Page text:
Our intestinal tract is a true high-performance system and is regarded as the center of our health. Besides being responsible for digestive processes, the digestive tract is also deeply involved in building a strong immune defense system, regulating hormonal balance, maintaining a healthy microflora and supporting mental well-being.

Get to know your digestive tract

Everyone is familiar with the saying of “having butterflies in the belly” when we are excited or familiar with the feeling of experiencing a rise of acid reflux when we are anxious. Our intestinal tract is deeply embedded in our body’s largest nervous system also known as the enteric nervous system, thus reacting very sensitively towards external as well as internal stressors. It tells us a lot about our physical and emotional state, what is going on in our body physically and emotionally.

Our bowel is like a second brain

If the gut is healthy, the brain is happy. Our bowel is in an ongoing dialogue with the brain, which influences our physical actions and emotional state. The gut owns the body´s biggest repertoire of regulatory neurotransmitters like serotonin and dopamine. These carry information from the bowel to the brain and vice versa. If your gut signals that everything is okay within the digestive tract, the brain will also respond with mood-lifting messengers. Yet if the gut switches over to alert stage, sending warnings to the brain, bowel function altering signals are produced in the brain, leading to an upset stomach.

 Our gut as a defense barrier

Just like the security check at the airport, our gut is equipped with precautionary measures that prevent harmful intruders from passing the border of the intestinal barrier and invading our body`s system. The intestinal barrier is similar to a defense wall that allows only selected groups of substances to reach our bloodstream. Damages in the gut can increase the permeability of the intestinal lining (Leaky gut syndrome) making it easier for various pathogens, microorganisms and toxic substances to penetrate the intestinal wall into the bloodstream.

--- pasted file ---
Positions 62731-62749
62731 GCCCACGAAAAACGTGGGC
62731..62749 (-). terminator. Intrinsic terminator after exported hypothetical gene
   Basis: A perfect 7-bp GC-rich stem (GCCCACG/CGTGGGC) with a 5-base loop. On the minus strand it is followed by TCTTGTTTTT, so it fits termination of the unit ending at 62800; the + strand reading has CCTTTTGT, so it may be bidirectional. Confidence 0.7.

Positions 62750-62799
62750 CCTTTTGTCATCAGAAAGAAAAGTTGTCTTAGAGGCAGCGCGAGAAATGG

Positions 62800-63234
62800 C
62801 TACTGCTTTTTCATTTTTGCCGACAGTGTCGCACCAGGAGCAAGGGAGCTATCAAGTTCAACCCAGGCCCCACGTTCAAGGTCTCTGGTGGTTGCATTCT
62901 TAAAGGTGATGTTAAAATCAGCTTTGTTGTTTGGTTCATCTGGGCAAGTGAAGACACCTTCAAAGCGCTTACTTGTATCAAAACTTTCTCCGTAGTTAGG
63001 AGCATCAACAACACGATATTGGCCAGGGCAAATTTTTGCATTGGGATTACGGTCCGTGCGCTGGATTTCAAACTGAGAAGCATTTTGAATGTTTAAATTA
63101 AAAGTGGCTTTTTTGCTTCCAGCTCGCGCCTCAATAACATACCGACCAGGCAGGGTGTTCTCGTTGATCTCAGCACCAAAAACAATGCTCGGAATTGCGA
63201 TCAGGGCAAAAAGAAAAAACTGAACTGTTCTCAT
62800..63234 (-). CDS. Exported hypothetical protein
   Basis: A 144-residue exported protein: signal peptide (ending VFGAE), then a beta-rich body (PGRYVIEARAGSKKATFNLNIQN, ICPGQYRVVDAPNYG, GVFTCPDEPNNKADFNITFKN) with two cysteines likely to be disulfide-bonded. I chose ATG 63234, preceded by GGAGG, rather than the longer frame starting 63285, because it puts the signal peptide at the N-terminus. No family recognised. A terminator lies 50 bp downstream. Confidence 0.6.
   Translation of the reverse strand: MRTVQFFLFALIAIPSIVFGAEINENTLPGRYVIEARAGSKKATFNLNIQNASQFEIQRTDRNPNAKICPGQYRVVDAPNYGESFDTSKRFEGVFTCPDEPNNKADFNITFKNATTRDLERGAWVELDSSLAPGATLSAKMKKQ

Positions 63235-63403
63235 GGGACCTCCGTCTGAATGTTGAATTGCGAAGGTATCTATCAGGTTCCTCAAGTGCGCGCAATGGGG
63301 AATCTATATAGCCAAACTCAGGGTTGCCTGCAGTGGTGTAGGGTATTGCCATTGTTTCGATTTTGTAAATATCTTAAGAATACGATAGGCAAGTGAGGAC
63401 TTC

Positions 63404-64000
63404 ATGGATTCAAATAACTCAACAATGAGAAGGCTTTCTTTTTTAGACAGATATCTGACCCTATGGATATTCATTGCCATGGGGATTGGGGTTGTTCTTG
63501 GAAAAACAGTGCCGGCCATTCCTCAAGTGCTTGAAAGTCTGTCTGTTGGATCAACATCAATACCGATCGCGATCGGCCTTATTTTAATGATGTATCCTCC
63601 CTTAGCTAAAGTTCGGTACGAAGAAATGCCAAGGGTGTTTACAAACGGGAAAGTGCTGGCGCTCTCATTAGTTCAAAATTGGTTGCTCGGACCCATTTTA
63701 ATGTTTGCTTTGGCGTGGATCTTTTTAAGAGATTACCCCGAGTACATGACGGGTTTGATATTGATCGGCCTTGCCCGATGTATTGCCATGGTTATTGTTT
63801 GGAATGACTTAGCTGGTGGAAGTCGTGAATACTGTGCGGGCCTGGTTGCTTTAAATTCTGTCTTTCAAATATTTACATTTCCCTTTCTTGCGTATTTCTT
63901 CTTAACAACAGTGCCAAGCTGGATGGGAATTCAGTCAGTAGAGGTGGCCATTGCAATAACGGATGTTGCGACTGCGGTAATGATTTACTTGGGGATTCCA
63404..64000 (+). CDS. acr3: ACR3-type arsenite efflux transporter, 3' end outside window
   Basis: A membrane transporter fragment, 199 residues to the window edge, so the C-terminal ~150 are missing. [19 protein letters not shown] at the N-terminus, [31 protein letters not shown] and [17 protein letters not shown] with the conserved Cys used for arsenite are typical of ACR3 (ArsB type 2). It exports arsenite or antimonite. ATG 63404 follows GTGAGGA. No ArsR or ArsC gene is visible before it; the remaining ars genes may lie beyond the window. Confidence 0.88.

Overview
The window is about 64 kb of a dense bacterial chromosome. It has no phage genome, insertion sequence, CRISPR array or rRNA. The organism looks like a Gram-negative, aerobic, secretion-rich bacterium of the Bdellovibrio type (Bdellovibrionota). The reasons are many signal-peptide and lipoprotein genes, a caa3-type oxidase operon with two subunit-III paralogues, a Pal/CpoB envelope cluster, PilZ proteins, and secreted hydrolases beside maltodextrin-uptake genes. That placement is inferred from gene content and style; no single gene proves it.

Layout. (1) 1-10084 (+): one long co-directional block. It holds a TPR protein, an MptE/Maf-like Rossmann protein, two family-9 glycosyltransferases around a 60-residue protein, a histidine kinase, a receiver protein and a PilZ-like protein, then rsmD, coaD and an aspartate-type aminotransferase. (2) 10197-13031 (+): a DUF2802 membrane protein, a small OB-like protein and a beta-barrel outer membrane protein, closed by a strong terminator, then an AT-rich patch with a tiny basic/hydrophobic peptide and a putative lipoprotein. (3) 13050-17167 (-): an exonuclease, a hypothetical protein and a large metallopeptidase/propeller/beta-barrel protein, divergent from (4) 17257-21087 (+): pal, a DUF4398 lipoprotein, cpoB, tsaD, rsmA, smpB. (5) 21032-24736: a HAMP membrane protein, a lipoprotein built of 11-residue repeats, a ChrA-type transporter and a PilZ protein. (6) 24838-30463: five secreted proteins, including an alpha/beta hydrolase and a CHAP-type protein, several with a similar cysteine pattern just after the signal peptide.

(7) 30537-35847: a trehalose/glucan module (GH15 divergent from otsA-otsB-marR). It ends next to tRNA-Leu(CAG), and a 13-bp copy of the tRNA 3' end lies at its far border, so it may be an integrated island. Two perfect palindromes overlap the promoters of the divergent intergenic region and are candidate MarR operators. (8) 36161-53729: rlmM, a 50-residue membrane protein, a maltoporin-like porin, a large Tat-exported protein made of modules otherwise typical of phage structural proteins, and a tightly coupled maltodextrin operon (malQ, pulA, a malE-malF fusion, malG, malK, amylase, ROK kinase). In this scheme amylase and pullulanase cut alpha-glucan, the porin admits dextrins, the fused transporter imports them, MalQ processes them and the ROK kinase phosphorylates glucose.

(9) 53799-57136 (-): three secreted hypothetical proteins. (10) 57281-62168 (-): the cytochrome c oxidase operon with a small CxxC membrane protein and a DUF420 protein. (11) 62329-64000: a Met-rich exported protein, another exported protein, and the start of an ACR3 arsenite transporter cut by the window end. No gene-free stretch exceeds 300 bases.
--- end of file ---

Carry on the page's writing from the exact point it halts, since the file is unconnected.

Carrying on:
"Happiness for me is largely a matter of digestion."

- Lin Yutang -

Our gut as immune defense regulator

Our body’s immune system comprise of various cells and proteins that collectively set a sequence of actions into motion to protect us from a vast spectrum of toxins, bacteria, pathogens, infections and diseases. As the largest immune organ, the gut plays a major role in shaping this defense system. The gut is where 70 to 80% of our entire immune cell army is deployed. From there, immune cells move to different parts of our body where they unfold their immune response.

Our gut as digestive system

The most obvious function of our gut is of course to digest and absorb the foods and nutrients we ingest. Digestive processes start in the mouth and stomach through enzymatic actions even before being released into the small intestine. The food that reaches the small intestine is further broken down through pancreatic enzymes. Gut bacteria work together to decompose remaining undigested foods, making it easy for the intestine to absorb all the essential nutrients.

Our gut as bacterial biosphere

Our bowel hosts a huge cluster of health-beneficial microorganisms that form our microflora, which considerably contributes to a balanced digestive system and overall health. The way we shape our daily lives, our eating habits, genetic predispositions and the mental state influence the diversity and composition of our own microflora. 

"Natural forces within us are the true healers of disease."

- Hippocrates -